Go Slow on Vocabularies
As a writer, the temptation to use jargon and fancy words is real. Remind yourself that if people cannot understand you, your write-up will be a total turn-off and a waste of everyone’s time. Use language that is simple and easy to understand.
Here’s an example. Instead of saying, ‘examine the email, click through then capitalize on what’s working’, you could say, ‘see how many people have opened our emails, and go for an option that works best’.
Both phrases relay the same information, but due to complicated words and sentence structure, the first one is more likely to be a turn-off. Make your sentences short and simple.
Use Visual Presentations - Images, Graphics, and Videos
Many people understand a point better by seeing its illustration. Visual presentations are a great way to pass information, because very few people will forget something they have seen. This is the reason behind those GIFs, PowerPoint presentations, and video slides on web pages. Are you good at video production? Browse through these jobs on freelancer.com. Many people are seeking to reach the audience through visual presentations.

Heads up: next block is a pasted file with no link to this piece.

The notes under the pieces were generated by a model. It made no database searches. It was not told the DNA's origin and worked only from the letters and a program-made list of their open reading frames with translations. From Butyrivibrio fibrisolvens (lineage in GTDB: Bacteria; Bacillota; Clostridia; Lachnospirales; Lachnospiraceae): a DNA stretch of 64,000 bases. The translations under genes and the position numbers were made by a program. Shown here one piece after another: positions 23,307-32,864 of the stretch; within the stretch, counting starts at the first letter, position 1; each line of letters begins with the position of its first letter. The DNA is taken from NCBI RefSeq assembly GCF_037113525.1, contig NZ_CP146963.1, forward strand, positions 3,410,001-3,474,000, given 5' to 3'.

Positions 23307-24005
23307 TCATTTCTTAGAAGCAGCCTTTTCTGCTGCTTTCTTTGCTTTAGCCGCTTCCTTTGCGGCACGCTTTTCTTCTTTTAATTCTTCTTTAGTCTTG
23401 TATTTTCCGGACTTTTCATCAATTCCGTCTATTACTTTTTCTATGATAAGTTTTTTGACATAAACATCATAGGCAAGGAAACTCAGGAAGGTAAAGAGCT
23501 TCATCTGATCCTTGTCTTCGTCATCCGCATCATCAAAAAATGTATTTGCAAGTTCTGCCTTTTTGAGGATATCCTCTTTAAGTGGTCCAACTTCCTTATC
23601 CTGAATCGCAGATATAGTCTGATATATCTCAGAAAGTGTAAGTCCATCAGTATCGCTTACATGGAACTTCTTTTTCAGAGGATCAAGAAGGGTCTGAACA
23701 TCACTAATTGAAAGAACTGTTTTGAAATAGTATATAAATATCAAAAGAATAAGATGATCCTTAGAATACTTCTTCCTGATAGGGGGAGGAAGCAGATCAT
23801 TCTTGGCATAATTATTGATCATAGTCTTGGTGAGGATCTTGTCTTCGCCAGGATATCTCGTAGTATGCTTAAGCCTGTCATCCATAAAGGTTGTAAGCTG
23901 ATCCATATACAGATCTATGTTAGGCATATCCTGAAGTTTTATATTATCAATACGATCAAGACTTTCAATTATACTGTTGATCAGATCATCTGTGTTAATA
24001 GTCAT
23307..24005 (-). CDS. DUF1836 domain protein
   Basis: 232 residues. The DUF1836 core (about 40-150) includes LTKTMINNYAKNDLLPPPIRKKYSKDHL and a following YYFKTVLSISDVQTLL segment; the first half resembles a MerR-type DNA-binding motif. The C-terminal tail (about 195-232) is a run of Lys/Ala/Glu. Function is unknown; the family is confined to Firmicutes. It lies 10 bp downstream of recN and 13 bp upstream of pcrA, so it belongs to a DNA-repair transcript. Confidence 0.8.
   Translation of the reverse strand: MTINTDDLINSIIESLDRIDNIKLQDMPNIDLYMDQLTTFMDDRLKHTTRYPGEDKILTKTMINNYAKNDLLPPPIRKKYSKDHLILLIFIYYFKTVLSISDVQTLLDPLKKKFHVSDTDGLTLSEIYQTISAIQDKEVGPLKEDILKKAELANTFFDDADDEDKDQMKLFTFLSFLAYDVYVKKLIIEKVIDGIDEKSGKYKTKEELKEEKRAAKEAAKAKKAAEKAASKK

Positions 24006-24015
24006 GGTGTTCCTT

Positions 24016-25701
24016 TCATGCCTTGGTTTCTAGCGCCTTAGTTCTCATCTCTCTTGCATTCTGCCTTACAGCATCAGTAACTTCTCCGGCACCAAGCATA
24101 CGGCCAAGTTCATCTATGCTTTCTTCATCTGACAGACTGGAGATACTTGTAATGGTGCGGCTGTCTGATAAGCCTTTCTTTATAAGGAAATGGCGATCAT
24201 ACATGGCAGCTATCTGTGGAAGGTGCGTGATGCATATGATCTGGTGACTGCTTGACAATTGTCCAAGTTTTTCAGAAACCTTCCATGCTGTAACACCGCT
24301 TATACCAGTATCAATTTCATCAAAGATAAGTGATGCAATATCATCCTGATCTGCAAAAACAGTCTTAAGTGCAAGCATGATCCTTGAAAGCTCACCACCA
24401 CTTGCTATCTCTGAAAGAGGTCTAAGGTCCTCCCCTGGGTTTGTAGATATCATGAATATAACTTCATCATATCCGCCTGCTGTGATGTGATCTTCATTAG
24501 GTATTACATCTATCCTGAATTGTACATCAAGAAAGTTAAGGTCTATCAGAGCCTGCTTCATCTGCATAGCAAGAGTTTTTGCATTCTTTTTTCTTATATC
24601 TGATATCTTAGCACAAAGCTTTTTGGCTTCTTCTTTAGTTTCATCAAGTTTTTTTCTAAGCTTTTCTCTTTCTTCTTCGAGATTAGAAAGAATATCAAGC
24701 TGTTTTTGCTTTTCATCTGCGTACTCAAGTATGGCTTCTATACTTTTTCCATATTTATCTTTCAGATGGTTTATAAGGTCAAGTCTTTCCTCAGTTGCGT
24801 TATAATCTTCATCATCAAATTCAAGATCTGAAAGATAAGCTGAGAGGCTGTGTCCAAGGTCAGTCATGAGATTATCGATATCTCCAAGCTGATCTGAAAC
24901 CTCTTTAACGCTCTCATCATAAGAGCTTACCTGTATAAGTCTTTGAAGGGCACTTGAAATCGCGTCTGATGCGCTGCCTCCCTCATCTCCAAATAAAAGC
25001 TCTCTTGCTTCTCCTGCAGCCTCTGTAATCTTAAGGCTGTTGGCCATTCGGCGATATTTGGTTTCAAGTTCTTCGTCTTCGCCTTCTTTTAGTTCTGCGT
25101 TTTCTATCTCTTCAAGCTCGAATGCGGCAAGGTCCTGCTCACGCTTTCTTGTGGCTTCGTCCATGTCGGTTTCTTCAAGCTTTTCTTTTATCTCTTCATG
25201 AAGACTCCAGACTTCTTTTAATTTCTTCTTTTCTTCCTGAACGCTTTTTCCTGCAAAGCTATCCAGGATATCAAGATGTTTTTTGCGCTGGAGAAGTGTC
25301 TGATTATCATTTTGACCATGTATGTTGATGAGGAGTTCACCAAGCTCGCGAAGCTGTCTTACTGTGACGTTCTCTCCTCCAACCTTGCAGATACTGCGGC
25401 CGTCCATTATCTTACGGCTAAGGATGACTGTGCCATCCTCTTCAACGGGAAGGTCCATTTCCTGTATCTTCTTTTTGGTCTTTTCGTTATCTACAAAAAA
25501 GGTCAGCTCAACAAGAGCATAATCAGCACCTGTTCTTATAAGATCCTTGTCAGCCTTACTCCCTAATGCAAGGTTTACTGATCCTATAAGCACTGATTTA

Have Someone Proofread Your Work
A writer’s job revolves around article writing, copywriting, editing, re-reading, re-arranging, and re-formatting. The endless cycle can leave you feeling overwhelmed, creating an opportunity for this curse to sneak into your work. To avoid writing things only you can understand, find someone who can help you in editing. Do not know any editors? Look for one here. Besides editing, your editor will help in proofreading your content.
When someone else reads through your work, they act as a litmus paper for the curse of knowledge.
Narrate a Story
Stories are captivating. In the past, they were the only ways of spreading information. There still exists a special bond between human beings and storytelling, and stories help us view the world from varying perspectives. We find it thrilling to link different characters to people in real life, taking sides, showing emotions, and eventually drawing lessons.
The fact that stories have a set layout - an introduction, middle, and end - makes it hard for the curse of knowledge to sneak in.
Examples help readers relate to the content in the right context. This is the why people use metaphors and similes. We have different images when one says something is white, and another says it is as white as snow. Examples help paint a picture in our brain. For instance, you can explain blogging using well-understood examples, such as a magazine available for reading on the internet.